Happy 2010 everyone! It still sounds a bit science fiction to me. Where's my jetpack?
Every year between Christmas and New Years I do such a quantity of shopping and cooking - that come January 2nd, I feel like I could sip nothing but flat ginger ale through a plastic straw till March. Every year I try to outdo myself - but it’s often the last minute experiments that become the year-round keepers.
Thanks to my mother-in-law’s rather elevated taste in beverages, in the aftermath of the holidays I am always left with 2 or 3 half empty bottles of champagne. I keep it around (re-corked) and use it in place of white wine in my recipes. Whenever I do, something simple and extraordinary happens. I become a better cook.
I get it – very few people outside of France have leftover champagne hanging out next to the Diet Coke in the fridge. (Come to think of it, I’ve never seen my mother-in-law drink a Diet Coke). So think of the following recipes as a good excuse to buy some. Next time you have something to celebrate, open the bottle before dinner, pour a glass for the cook (essential, I think), use a splash in the recipes, stick a cork back in and drink the rest with dinner.
I used the end of one bottle to cook the fish we had on Christmas Eve. My mother in law suggested that I wrap the sea bass in parma ham, the meaty flesh of the fish stands up well to pork – I’ve done the same with andouillette sausage, but the ham was even better – it crisped up in the oven, clinging to the bass like a second skin. I stuffed the fish with parsley and added a handful of green olives flecked with herbs de provence. The champagne was an afterthought, poured in the bottom of the dish to keep the fish from drying out in the oven – but as the ham rendered its fat and the olives crinkled in the heat, the champagne became the base for a wonderfully complex sauce – no bite, just a bit of sparkle.On Christmas Day, I used the end of bottle number two to add a bit of acid to a creamy root vegetable soup. The champagne had just enough dry wit to balance out the mellow sweetness of the parsnips and butternut squash.
So just when you thought the season for special occasion eating was over – here’s a mini-menu to keep in mind. Valentine’s Day anyone?
Parsnip, Carrot and Butternut Squash Soup with Champagne
It is terribly important to use good quality veggies for this soup. My mom tried it with watery supermarket carrots and white wine and found it “blah”. If you can, try to find “dirty” carrots – those that have been harvested and buried in sand.
1 pound carrots (preferably “dirty” or organic (3 large), very thinly sliced
1 pound parsnips (2 medium), very thinly sliced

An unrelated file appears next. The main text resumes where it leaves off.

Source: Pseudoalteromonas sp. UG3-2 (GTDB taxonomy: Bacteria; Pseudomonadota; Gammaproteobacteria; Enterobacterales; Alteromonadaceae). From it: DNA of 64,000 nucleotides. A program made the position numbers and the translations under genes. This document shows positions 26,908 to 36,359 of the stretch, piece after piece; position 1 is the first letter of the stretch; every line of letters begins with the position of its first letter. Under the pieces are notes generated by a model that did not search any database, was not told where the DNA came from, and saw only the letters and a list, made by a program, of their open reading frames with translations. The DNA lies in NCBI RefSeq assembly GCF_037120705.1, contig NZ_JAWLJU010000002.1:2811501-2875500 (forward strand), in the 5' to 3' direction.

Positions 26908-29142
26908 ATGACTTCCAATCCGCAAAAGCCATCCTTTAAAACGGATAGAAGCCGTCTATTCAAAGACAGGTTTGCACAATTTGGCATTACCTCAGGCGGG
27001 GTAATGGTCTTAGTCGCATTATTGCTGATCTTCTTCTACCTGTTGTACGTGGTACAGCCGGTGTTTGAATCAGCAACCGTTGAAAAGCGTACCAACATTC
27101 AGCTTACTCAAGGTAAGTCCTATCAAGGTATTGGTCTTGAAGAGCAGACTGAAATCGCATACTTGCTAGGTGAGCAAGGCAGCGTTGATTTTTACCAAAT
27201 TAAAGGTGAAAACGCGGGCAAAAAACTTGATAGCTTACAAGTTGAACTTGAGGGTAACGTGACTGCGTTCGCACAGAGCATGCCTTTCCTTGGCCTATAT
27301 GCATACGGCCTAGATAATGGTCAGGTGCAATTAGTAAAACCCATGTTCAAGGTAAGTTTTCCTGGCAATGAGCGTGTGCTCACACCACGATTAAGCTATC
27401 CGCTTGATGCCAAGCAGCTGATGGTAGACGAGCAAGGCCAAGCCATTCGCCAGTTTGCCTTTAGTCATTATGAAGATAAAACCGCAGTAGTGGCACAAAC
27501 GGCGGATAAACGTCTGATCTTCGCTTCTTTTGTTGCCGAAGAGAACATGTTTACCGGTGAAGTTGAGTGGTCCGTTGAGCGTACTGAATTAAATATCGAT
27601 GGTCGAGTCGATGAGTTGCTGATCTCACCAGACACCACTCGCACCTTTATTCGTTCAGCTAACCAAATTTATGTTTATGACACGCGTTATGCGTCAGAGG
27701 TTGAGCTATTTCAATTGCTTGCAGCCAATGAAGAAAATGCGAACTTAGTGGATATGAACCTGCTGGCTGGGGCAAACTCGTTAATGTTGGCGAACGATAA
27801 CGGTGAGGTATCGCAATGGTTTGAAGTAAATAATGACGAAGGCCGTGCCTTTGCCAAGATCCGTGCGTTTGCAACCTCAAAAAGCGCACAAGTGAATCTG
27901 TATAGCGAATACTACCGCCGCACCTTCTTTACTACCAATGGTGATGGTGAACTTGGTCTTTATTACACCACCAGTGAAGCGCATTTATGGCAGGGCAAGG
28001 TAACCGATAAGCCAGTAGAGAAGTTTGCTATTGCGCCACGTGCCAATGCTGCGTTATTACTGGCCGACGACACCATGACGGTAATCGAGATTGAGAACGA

1 ½ pounds of butternut squash (about half a large squash), diced
1 onion, diced
5 tbsp olive oil
1 tbsp butter
½ cup (plus a splash) champagne
4 cups chicken broth
1 ½ cups milk
Prepare the vegetables. Heat the oil and butter in a large stock pot. Add onion, sauté for 4-5 minutes until beginning to color. Add carrots, parsnips and squash; stir to coat with oil/butter. Cover with the lid ajar about an inch, and cook for 25-30 minutes, stirring occasionally, until the veggies are sweet and tender.
Add the champagne – it will sizzle off pretty quickly. Then add the chicken broth. Using a hand blender, puree the soup. Add the milk and blend a second time for good measure. I add an extra splash of champagne at the end for kicks. Serve piping hot with crusty bread and oozy cheese.
Serves 6 as a light meal, freezes beautifully
Sea Bass with Parma Ham, Green Olives and Champagne
For Christmas I made this with 3 large bass for 6 people (that’s smallish French portions as part of a multi-course meal. If I was making it again, I think I might use smaller individual bass, just because they look so spectacular served whole. It is important that you ask your fish monger to scrape the scales off the fish – or do it yourself with a regular dinner knife (scrape against the grain) – you want to be able to eat the crispy parma-wrapped skin.
3 large bass, gutted with the scales scraped
Coarse sea salt
Handful of flat leaf parsley
8 slices of parma ham, sliced paper thin
Good handful of green olives with herbs
Splash of champagne
Heat the oven to 410° F.
Rinse the fish thoroughly, removing any stray scales with your fingers. Place the fish in a shallow casserole dish. Sprinkle the inside of each fish with sea salt, and stuff with a few springs of parsley. Wrap each fish with a 2 slices of ham, leaving the head exposed. Scatter the green olives on top. Pour a good splash of champagne in the bottom (about a ¼ inch), bake for 30 minutes until the skin is crispy and the flesh is firm and opaque down to the bone.